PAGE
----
“‘How’d it go, then?’ asked Pascoe wih a casualness she mistook for indifference.
“‘Fine,’ [Ellie] grunted with a laconicism he mistook for exclusion.”
“[Pascoe] too looked around the room. Saw the mouthing faces, ghastly in the smoke-fogged strip-lighting. Heard the raucous laughter, the bellowed conversations, the eardrum-striating music. He felt a deep revulsion against it all. But he knew he was not applying a fair test. He was not a very clubbable person. His loyalties were individual rather than institutional. He distrusted the exclusivity of esprit de corps. Not that there was anything sinister here. This scene was the commonplace of ten thousand clubs and pubs the length and breadth of the island. Here was the companionship of the ale-house, nothing more.”
“[Dalziel] knew he couldn’t win this present argument but he also believed there was nowt like a few teeth marks in the ankle to make a postman tread carefully next time he came bearing bad news.”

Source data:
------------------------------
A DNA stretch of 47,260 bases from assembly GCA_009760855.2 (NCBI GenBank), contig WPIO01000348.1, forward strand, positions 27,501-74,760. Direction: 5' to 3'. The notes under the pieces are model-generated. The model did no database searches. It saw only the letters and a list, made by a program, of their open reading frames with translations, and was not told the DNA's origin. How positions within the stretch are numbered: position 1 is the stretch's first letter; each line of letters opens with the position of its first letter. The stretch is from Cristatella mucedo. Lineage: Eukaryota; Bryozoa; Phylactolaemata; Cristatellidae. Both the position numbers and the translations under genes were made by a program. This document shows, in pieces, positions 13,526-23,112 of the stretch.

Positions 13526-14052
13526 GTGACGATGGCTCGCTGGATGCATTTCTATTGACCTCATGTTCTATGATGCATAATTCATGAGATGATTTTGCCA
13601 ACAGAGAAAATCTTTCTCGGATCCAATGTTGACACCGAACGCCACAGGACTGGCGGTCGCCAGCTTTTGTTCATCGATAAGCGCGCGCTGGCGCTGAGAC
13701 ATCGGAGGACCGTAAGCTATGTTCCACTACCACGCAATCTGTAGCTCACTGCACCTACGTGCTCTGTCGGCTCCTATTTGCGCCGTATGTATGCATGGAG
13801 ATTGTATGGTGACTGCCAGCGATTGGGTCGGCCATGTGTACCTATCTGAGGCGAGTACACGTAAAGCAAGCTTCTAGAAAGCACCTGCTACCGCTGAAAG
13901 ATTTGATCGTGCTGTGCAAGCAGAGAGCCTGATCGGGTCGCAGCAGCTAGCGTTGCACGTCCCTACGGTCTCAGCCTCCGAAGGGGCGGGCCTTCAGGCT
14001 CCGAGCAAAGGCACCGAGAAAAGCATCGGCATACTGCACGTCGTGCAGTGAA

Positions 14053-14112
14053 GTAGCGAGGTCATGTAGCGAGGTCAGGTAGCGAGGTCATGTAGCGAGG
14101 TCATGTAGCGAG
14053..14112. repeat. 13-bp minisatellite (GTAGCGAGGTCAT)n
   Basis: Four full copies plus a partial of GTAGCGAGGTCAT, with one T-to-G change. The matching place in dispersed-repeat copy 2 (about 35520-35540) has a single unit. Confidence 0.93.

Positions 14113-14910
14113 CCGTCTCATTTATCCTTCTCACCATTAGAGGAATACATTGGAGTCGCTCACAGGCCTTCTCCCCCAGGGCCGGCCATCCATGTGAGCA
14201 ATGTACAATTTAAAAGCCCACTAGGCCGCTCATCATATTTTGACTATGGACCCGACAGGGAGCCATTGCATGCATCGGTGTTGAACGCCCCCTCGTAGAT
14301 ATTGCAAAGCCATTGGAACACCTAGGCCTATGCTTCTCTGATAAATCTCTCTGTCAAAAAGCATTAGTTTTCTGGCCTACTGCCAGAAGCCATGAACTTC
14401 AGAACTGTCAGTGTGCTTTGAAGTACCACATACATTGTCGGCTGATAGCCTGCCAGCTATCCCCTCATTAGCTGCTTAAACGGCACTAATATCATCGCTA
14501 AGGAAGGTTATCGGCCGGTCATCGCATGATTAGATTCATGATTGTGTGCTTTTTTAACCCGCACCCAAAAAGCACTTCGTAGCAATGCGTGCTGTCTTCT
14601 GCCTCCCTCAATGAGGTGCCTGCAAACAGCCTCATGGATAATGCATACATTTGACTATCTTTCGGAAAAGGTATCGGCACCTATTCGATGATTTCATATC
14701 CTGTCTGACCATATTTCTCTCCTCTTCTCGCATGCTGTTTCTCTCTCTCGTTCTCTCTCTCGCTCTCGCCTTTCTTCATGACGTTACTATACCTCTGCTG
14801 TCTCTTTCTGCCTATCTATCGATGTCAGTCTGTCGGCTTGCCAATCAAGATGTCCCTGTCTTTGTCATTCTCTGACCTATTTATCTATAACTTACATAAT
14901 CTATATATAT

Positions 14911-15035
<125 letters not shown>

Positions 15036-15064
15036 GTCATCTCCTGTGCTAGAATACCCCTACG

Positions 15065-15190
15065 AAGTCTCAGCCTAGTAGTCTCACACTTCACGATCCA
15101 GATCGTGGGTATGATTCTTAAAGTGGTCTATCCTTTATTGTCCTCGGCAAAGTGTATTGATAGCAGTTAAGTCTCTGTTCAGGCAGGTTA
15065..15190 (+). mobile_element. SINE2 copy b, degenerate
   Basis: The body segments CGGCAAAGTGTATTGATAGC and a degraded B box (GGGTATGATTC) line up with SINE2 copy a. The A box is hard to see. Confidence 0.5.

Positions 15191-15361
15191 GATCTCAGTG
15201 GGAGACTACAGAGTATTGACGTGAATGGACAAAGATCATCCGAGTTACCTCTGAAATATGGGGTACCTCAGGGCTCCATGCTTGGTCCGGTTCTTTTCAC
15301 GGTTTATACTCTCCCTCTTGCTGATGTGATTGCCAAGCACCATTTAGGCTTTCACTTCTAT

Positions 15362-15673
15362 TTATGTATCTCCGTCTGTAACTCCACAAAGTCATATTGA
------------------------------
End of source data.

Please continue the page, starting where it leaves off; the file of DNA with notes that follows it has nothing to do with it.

“Pascoe smiled wanly and left. Behind him Dalziel and Wield exchanged glances which to the casual eye might have looked like a freeze-frame from Frankenstein Meets Godzilla but in which they registered their mutual concern.”
“‘So Mr. Dalziel is in charge? Well, well. He’s by way of being a friend of yours, I believe?’
“He couldn’t keep the note of interrogation, or perhaps rather of incredulity out of his voice.
“‘Yes, sir,’ said Pascoe simply, not having the two or three hours necessary for an in-depth analysis of the relationship.'”
“‘For I’m to be the Queen of the May, mother, I’m to be the Queen of the May,’ [Wield] murmured to himself with a flash of that self-mocking humour which all men need who are to walk near dark edges without tumbling off.”
“The two women exchanged glances, then Marion said, ‘If I knew, I’d not tell you, but as I don’t there’s no harm in telling you the different stories.’
“This interesting distinction between confidence and commonality being approved by Wendy, Marion began. She was not long allowed sole occupancy of the stage as Wendy kept chipping in with addenda and corrections of details of date, time, meteorology, dress, disposition and genealogy, and soon it became an oratorio for two voices.”